An Israeli divorcee who has fought for a year to prevent her son from being circumcised said she will appeal to the Supreme Court to cancel a rabbinical court order that she allow a brit milah to be performed on the baby.
The unusual case occurs at a time when there is growing pressure in Europe and some isolated parts of Canada and the United States to ban or control circumcision, which opponents say is a violation of human rights since the baby does not have the freedom of choice.
The order to the mother, identified as Elinor, to have her circumcised upholds a similar ruling last month by a Netanya rabbinical court. Her baby now is one year old, and she originally objected on medical grounds to circumcising her son after eight days, as prescribed by Jewish law unless there are medical reasons to postpone it.
The mother is fighting the father’s determination to have the baby circumcised, and the Jerusalem rabbinical court said that she may be exploiting the act of circumcision “as a tool to make headway in the divorce struggle,” according to Haaretz.
The court ordered the mother to pay a fine of $140 for each day the boy remains uncircumcised.
No one is speaking about a ban in Israel of the Jewish custom that is part of the heart and soul of Judaism, but the case tests the authority of rabbinical courts and strikes at the very heart of Judaism at a time when Prime Minister Binyamin Netanyahu is insisting that Israel be known by the Palestinian Authority as a “Jewish state.”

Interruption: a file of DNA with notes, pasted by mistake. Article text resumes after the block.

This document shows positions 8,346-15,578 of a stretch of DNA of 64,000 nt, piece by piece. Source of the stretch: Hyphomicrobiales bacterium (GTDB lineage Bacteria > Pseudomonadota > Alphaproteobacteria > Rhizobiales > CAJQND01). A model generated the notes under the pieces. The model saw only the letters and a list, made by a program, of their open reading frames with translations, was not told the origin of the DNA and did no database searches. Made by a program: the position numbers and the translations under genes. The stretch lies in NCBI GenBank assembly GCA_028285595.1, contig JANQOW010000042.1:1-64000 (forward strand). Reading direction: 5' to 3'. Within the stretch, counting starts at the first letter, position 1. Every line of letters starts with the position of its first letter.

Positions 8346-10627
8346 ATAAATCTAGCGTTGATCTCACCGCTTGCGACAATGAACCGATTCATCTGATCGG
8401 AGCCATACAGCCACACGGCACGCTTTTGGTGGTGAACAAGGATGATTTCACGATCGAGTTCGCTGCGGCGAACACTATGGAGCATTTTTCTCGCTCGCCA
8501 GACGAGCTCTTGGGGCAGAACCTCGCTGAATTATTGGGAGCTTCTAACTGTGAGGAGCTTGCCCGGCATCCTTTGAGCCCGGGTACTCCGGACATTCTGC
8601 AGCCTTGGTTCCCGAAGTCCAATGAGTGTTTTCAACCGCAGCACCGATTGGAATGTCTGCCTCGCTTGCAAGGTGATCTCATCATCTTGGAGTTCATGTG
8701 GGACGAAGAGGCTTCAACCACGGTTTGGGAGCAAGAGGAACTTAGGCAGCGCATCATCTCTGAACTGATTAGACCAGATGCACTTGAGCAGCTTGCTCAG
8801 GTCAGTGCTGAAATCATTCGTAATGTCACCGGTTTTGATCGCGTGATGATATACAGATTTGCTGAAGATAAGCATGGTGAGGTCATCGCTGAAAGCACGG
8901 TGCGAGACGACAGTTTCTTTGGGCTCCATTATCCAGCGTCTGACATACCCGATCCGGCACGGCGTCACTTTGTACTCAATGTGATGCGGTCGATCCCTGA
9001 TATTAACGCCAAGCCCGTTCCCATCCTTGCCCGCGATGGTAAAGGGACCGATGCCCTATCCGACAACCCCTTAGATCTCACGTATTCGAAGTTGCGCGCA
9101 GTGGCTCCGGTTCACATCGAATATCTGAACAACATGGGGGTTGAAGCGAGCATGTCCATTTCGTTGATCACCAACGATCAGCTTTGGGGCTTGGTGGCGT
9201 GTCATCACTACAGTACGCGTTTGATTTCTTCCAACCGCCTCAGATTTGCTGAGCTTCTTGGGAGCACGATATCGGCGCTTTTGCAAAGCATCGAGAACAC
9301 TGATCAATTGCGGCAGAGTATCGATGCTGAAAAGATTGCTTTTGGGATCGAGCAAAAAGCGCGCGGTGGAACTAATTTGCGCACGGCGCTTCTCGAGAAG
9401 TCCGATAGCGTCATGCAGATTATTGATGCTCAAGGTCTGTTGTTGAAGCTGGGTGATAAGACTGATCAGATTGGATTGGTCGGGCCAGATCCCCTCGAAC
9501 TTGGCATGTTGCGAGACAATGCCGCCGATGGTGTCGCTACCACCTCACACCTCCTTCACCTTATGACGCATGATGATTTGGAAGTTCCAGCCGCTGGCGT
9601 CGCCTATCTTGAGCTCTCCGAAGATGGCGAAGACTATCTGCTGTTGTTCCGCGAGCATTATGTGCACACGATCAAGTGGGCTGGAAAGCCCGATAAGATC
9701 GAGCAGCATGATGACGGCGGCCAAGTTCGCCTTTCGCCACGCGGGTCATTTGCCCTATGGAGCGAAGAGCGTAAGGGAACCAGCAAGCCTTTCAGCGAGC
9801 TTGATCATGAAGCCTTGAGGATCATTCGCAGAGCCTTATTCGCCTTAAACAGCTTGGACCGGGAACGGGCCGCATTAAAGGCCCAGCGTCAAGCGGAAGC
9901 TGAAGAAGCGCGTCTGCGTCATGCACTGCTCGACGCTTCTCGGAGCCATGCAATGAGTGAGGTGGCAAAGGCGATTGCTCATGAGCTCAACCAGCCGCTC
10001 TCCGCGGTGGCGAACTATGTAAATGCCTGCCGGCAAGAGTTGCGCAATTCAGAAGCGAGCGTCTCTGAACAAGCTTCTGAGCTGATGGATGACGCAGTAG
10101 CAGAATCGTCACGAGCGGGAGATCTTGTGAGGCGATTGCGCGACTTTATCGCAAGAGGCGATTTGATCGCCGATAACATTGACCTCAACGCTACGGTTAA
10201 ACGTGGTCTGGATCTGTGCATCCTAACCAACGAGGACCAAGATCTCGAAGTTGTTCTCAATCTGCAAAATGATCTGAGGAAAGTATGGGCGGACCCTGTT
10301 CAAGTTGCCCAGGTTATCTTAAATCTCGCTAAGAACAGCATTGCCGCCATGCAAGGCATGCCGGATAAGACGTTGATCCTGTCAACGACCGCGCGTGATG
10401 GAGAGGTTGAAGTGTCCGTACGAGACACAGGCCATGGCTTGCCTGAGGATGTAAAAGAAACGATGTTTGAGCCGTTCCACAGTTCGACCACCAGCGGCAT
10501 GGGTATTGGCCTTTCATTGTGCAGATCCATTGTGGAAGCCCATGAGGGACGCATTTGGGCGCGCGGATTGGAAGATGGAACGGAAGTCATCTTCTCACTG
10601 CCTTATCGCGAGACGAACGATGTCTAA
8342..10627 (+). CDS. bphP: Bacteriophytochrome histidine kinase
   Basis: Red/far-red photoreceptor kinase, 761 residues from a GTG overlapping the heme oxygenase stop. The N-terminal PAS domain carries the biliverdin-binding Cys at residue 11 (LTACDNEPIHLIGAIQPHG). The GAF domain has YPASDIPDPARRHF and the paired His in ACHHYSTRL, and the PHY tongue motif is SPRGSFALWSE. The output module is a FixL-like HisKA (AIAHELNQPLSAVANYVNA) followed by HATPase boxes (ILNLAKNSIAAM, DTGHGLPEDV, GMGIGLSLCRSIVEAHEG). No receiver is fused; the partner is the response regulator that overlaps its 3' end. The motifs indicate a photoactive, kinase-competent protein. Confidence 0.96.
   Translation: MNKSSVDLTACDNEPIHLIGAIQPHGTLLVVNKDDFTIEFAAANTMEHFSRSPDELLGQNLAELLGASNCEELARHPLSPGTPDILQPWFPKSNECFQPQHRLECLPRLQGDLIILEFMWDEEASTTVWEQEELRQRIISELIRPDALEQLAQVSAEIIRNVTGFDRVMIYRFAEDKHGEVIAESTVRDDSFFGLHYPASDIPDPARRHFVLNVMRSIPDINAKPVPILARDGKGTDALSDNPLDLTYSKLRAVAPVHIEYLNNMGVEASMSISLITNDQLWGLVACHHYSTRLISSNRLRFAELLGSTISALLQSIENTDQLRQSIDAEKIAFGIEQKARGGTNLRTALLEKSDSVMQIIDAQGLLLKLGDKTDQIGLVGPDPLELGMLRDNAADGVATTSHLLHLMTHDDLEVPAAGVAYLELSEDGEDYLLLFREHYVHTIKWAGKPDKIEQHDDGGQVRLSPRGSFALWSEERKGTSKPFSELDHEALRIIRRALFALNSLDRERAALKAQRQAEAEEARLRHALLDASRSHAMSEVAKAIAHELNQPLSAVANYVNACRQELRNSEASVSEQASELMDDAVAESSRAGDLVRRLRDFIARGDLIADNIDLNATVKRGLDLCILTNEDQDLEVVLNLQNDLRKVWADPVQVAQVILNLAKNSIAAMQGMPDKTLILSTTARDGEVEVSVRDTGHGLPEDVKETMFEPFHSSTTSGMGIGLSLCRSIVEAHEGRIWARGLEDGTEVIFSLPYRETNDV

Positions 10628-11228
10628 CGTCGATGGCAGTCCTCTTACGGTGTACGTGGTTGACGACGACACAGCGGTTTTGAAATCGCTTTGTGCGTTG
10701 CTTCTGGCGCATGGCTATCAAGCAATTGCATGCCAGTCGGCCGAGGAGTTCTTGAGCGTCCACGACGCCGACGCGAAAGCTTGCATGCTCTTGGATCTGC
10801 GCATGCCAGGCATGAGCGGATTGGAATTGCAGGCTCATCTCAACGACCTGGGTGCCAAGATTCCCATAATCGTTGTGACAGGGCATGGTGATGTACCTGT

Jewish law, like secular law, does not allow one to choose what law he wants to observe, particularly when it comes to circumcision that Jews have practiced for centuries at the risk of death by tyrannical regimes, dating back to the Roman Empire and more recently to the Communist regime in the former Soviet Union.
The mother’s opposition, as quoted by the newspaper, parallels that of anti-circumcision campaigners outside of Israel who are protesting that the procedure should be banned because it is painful and should not be done without the approval a child, who of course cannot be reasonably state his opinion until he is at least a teenager.
“I started reading about what actually happens in circumcision, and I realized that I couldn’t do that to my son. He’s perfect just as he is,” the mother told Haaretz. Jewish thought explains that one of the lessons of the Torah law for circumcision is exactly the opposite of what she said – that no one is born perfect and that everyone must make a “tikun” to repair the world, starting with himself.
The rabbinical court noted, “We have been seeing public and legal fights against circumcision in the United States and Europe for quite some time. The public in Israel stands united against this phenomenon, seeing it as another aspect of the anti-Semitic acts that must be fought.”
If the case reaches the Supreme Court it will have special significance due to recent legislation that diluted the authority of the Chief Rabbinate, which is dominated by the Haredi stream of Judaism, to decide where couple can get married and what conditions they have to meet for a marriage to be performed.
About the Author: Tzvi Ben Gedalyahu is a graduate in journalism and economics from The George Washington University. He has worked as a cub reporter in rural Virginia and as senior copy editor for major Canadian metropolitan dailies. Tzvi wrote for Arutz Sheva for several years before joining the Jewish Press.
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